16. 5 out of 5

    Nevin Thompson

    Interesting book, but Van Wolferen does not read Japanese, so I kind of wonder about a lot of his assumptions.

  17. 5 out of 5

    marisa inez

    oh van wolferen you crazy man

  18. 5 out of 5

    Joichi Ito

    Classic book about the power structure of Japanese politics and the Japanese economy.

  19. 4 out of 5

    Joel

    This is the most comprehensive book on the often slimy inner workings of Japan. A must read for anyone who is thinking of living here.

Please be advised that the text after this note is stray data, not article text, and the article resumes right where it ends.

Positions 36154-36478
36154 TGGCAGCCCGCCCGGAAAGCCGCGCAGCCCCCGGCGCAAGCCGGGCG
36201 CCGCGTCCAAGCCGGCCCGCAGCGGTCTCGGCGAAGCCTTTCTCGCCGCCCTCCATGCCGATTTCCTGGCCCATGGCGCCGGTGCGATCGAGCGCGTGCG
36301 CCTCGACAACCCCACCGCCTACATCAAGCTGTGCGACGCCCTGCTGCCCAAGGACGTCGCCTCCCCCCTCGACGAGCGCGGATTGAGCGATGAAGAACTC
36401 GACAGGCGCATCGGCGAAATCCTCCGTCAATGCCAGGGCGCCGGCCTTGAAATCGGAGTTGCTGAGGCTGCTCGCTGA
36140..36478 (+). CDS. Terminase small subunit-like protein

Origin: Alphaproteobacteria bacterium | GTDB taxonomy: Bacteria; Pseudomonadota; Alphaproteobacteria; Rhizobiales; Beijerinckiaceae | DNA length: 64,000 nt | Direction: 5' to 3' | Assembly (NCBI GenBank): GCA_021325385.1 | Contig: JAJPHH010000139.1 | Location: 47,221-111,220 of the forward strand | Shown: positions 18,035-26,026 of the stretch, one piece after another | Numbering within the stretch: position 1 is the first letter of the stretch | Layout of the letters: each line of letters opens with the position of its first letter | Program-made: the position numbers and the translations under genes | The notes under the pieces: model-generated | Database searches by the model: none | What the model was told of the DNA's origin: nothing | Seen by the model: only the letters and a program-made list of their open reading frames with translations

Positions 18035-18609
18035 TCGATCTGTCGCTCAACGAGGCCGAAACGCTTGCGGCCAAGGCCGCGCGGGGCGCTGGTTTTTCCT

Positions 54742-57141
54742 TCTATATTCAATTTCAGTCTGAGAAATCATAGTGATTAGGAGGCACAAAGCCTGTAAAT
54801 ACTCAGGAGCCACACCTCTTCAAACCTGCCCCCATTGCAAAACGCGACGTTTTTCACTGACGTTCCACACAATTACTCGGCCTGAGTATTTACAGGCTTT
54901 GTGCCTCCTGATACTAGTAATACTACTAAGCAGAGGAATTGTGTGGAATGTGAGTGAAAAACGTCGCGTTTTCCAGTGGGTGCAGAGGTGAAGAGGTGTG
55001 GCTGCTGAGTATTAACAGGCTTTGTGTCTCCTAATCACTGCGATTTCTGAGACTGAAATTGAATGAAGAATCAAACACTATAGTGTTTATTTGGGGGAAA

20. 4 out of 5

    AC

    an utterly brilliant book -- for anyone interested even remotely in Japan -- this is a MUST read.

  21. 4 out of 5

    Arjen

    If you want to understand Japan and the Japanese this book is a must read

  22. 4 out of 5

    David

  23. 5 out of 5

    Charley

  24. 5 out of 5

    Daniël Hoekstra

  25. 4 out of 5

    Bill Goetzler

  26. 5 out of 5

    Enrique Cardenas Arestegui

  27. 5 out of 5

    Ryuta Fukuya

  28. 4 out of 5

    Tunguskas

  29. 4 out of 5

    Penner

  30. 5 out of 5

    Subhajit Das